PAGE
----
Bob Gough – The Texas Sailing Association (TSA) has a long tradition of producing champion racers that have bested the best at events all over the globe. But none of that would have been possible without the support of many selfless Texans who volunteered to run world class events in their home waters. To honor Bob Gough, one of Texas‘s legendary race officials, a new event to be held January 28 and 29 has been launched… For the rest of the story from Scuttlebutt Sailing News CLICK HERE!
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Following on from the hugely successful Coastal Series over the last three days, competitors at the Mount Gay Round Barbados Regatta are enjoying a well-earned rest in preparation for tomorrow’s big race. Event details – Facebook – For the rest of the story from Scuttlebutt Sailing News CLICK HERE!
Key West, FL (January 19, 2017) – By winning the final race of the highly competitive 52 Super Series and with it the class championship, Doug De Vos’ (Ada, MI) Quantum Racing was awarded Boat of the Week honors at the 30th anniversary Quantum Key West Race Week hosted by the Storm Trysail Club… event website. Event details – Scoreboard – Facebook… For the rest of the story from Scuttlebutt Sailing News CLICK HERE!
Key West, FL (January 20, 2017) – Showing the winning hallmark of a crew that are current 52 SUPER SERIES champions, and three times holders of the title, Doug DeVos’s Quantum Racing team came back from an uncharacteristic high scoring, mid-regatta, three-race slump, to close out the first regatta title of 2017, triumphing in today’s last race of Quantum Key West Race Week… For the rest of the story from Scuttlebutt Sailing News CLICK HERE!
The International Lightning Class Association is now accepting applications for the 2017 Lightning Boat Grant Program. This award-winning program is celebrating its eleventh year and presents recipients the opportunity to compete in one of the most popular one-design classes from June-October 2017. Two select teams will be chosen. These teams will receive a Lightning sailboat with all of the equipment necessary to compete, reimbursement for entry fees and gas and a mentor for the season. Candidates must be 19 years old. Applications and proposals are due by January 31, 2017. Full Report.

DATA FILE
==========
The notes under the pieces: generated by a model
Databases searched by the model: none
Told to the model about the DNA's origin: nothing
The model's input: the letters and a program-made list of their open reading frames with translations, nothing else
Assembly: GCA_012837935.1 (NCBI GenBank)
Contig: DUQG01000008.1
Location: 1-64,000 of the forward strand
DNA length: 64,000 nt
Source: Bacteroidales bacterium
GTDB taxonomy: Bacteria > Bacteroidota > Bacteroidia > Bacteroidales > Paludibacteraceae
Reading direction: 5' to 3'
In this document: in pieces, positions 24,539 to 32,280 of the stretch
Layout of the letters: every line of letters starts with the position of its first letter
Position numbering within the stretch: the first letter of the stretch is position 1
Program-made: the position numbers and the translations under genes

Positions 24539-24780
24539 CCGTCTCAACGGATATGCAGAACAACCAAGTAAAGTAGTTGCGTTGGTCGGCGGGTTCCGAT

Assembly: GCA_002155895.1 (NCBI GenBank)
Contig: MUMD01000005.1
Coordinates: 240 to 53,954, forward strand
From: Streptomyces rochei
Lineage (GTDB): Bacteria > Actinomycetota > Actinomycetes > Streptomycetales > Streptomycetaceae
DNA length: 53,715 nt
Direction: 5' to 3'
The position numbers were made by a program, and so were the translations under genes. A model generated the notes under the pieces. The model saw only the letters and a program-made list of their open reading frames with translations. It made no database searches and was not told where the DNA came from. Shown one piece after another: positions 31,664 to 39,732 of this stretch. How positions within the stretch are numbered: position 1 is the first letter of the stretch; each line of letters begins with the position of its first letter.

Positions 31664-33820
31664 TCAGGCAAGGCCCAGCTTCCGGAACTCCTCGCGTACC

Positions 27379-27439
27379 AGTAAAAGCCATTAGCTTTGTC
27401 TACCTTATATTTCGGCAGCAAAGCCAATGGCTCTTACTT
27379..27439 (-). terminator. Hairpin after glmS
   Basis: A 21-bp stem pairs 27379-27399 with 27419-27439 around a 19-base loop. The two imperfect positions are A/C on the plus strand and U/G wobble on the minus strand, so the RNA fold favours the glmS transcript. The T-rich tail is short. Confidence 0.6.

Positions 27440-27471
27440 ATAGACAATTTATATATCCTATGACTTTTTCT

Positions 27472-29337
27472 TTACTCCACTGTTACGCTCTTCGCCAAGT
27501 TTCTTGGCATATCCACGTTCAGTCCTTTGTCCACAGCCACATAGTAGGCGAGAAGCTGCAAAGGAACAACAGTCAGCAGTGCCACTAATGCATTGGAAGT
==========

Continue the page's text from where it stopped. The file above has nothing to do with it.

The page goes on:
Since its creation in 1907 as the International Yacht Racing Union sailing’s peak body has been British based. One hundred ten years later, the organisation now known as World Sailing has reach a fork in the road… For the rest of the story from Scuttlebutt Sailing News CLICK HERE! by Rob Kothe
Mental state has a lot to do with performance. Races can have unexpected twists that result in situations you weren’t expecting, and maintaining a positive mind state can be tough when your days on the water are long. North Sails Expert Mike Marshall, 2016 J/22 World Champion and nominee for the 2016 Rolex Yachtsman of the Year award, shares advice on maintaining a successful mental state: For the rest of the story from Scuttlebutt Sailing News CLICK HERE!
Key West, FL (January 19, 2017) – Solid, consistent sailing over the nine races sailed so far for the 52 SUPER SERIES fleet at Quantum Key West Race Week sees Ergin Imre’s Provezza crew go into the one race final day showdown holding a two points cushion over three boats all locked up on the same points tally.
The Provezza team finished their 2016 season disappointed. As one of the key contenders for third overall on the end-of-season podium, their challenge faltered at the final hurdle when they went 9,9,9 from the last three races at the EGNOS Cup in Cascais last October.
The short off season was put to the best possible use, the post season debrief and analysis resulted in small changes to the crew line up, to their boat, set up, looking to make strengths from their weaknesses.
Biggest change is Peter Holmberg coming in to steer. Since an eighth and ninth from Monday’s opening two races Provezza have yet to win a race at this regatta but their fifth and third today is typical of an assured consistency which sees them with a fighting chance of winning the six event season’s first regatta.
“We made a few changes, a couple of crew changes a couple of mode changes to the boat, a few sail things. It’s just a lot of small refinements.” Tactician and project manager Tony Rey explains, adding with a smile, “We’re still capable of a disaster like anyone else. But we feel good, we’re sailing the boat well and we’re going better in light air, which we haven’t done in the past.